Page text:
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By Allen L Phillips

After initial denials the Volkswagen Group has now admitted that, in addition to 2.0 Liter diesels, the 3.0 liter diesel engines found in some luxury models sold by Audi and Porsche also contain software to defeat emissions tests.  That, and the fact that some gasoline powered cars were found to not meet the manufacturer's specifications for carbon dioxide (CO2) emissions in Europe, makes one wonder where this is all going.  (If you haven't yet, be sure to read my previous article about the Volkswagen scandal so this will make more sense.)

My research found a New York Times article (Nov. 11), written in London, comparing the U.S. system of emission controls to that of Europe.  Here are some highlights.

There is no equivalent to our Environmental Protection Agency (EPA) for the European Union (EU).  Each of the 28 member states has its own agency and, while periodic meetings are held with the other EU agencies to try to standardize rules, there is much yet to be done and not all that has been done is good.  One such agreement, for example, is that if a new vehicle is approved by one member state, the rest must accept it.  There is concern that this leads manufacturers to chose the member state agency to test a new model who will be "easiest to work with".

Cars in Europe typically have default, sport and eco (economy) settings.  Emissions testing is done by independent contractors taking direction from the car makers who specify how the testing is to be conducted.  The manufacturers can (and do) specify that testing be done in the eco setting which results in lower emissions than if tested in the sport setting.

Several years ago Britain proposed that all EU testing be done in the default setting or the setting which would produce the worst emissions.  While most regulators appeared to support the idea it never came to a vote.  Critics suggest that policy makers are frustrated by powerful member states like Germany protecting domestic automakers. 

In the current lax EU environment the "defeat device" installed in vehicles with diesel engines, loudly denounced by the EPA, may not even be illegal.  What's the difference between having software that reduces emissions during a test and specifying that tests be conducted in eco setting to reduce emissions.  Any penalties for use of the devices by carmakers will be left to member states in the EU and enforcement by auto regulators in the past has been rare.

Gerben-Jan Gerbrandy, a Dutch member of the European Parliament, summed it up nicely:  "What we have developed is a phony system of testing where the member states are in competition with each other for who can make it the most easy for the car manufacturers to pass the test".  He then went on to lament that European governments do not conduct random testing of their own, as the EPA does. 

But does the EPA conduct random testing?  Remember how the Volkswagen diesel problem first came to light - independent testing by a non-profit (see previous article).  In light of those findings the EPA is now doing random testing, largely through a cooperative effort with the California Air Resources Board (CARB) at facilities in El Monte, California.  That's how the 3.0 liter diesel problem was discovered which, due to ongoing testing and admissions by VW, has now expanded well beyond the previously announced 10,000 to 75,000 vehicles.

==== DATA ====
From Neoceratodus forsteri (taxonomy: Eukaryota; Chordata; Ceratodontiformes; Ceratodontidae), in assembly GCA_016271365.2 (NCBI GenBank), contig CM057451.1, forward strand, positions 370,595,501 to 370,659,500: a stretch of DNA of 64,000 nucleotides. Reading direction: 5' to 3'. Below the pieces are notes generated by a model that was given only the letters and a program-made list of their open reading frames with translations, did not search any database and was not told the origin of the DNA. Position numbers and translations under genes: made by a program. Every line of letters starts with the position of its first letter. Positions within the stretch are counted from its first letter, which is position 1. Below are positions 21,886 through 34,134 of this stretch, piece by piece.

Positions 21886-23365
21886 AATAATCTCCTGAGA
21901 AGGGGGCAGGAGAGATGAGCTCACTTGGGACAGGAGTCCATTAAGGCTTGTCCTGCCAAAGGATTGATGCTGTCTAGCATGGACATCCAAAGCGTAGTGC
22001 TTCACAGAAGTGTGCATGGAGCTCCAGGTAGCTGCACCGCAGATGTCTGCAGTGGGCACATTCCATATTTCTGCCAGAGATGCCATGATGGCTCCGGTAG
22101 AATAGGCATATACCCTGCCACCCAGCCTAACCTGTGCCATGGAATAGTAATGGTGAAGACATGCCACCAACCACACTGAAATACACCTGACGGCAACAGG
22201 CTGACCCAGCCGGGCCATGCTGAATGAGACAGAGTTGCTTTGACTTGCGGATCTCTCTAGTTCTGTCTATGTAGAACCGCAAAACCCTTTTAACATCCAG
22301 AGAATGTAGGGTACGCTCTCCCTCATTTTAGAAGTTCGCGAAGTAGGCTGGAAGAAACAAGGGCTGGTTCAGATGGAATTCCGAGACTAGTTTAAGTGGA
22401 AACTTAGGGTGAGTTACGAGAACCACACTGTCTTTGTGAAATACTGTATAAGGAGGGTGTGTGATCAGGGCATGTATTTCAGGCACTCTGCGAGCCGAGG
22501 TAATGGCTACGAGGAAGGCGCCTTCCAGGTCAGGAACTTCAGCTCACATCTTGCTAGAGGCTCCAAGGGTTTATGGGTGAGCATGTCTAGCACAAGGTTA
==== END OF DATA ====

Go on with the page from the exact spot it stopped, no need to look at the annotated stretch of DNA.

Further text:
Volkswagen has announced a "quick fix" for cars in the EU which they say can be completed by the end of 2016.  The U.S. has more strict limits on nitrous oxides (NOx) and VW and the EPA are in discussions regarding a solution.  While no details have been released, information has leaked that the fix will require both hardware and software changes that may require as much as 10 hours per car to complete.  Given that some 500,000 cars in the U.S. are involved, assuming all owners bring them in to be fixed (see prior article), the time involved will be measured in years, not months, and the cost to VW will be substantial.

Twenty of the 28 member states in the EU assess a vehicle registration tax which is based on the manufacturers stated CO2 emissions and they will be watching closely to see how the EU "fix" affects those emissions.  If the end result is that CO2 emissions are still higher than originally specified, for the problematic gasoline powered cars, those states will want the higher tax and current owners won't want to pay it.  Ah, the tangled web we weave.

It's become quite apparent that there is a problem in the corporate culture of the Volkswagen Group, a company that has placed status (being the biggest automobile company in the world) above integrity.   But given the enforcement laxity in the EU, I wonder if this disease could have infected other European manufacturers.  Is it possible that the same cultural mindset exists in other German car makers such as BMW and Daimler-Benz (Mercedes) who, along with VW are coddled (protected) by the German government? 

According to a recent report, Germany's KBA (the equivalent of our EPA) has began its own testing of up to 50 diesel models from other car makers including Ford and General Motors.  And you can bet that the EPA and California will be doing more random testing. 

Don't change that dial.  More shoes are going to drop.

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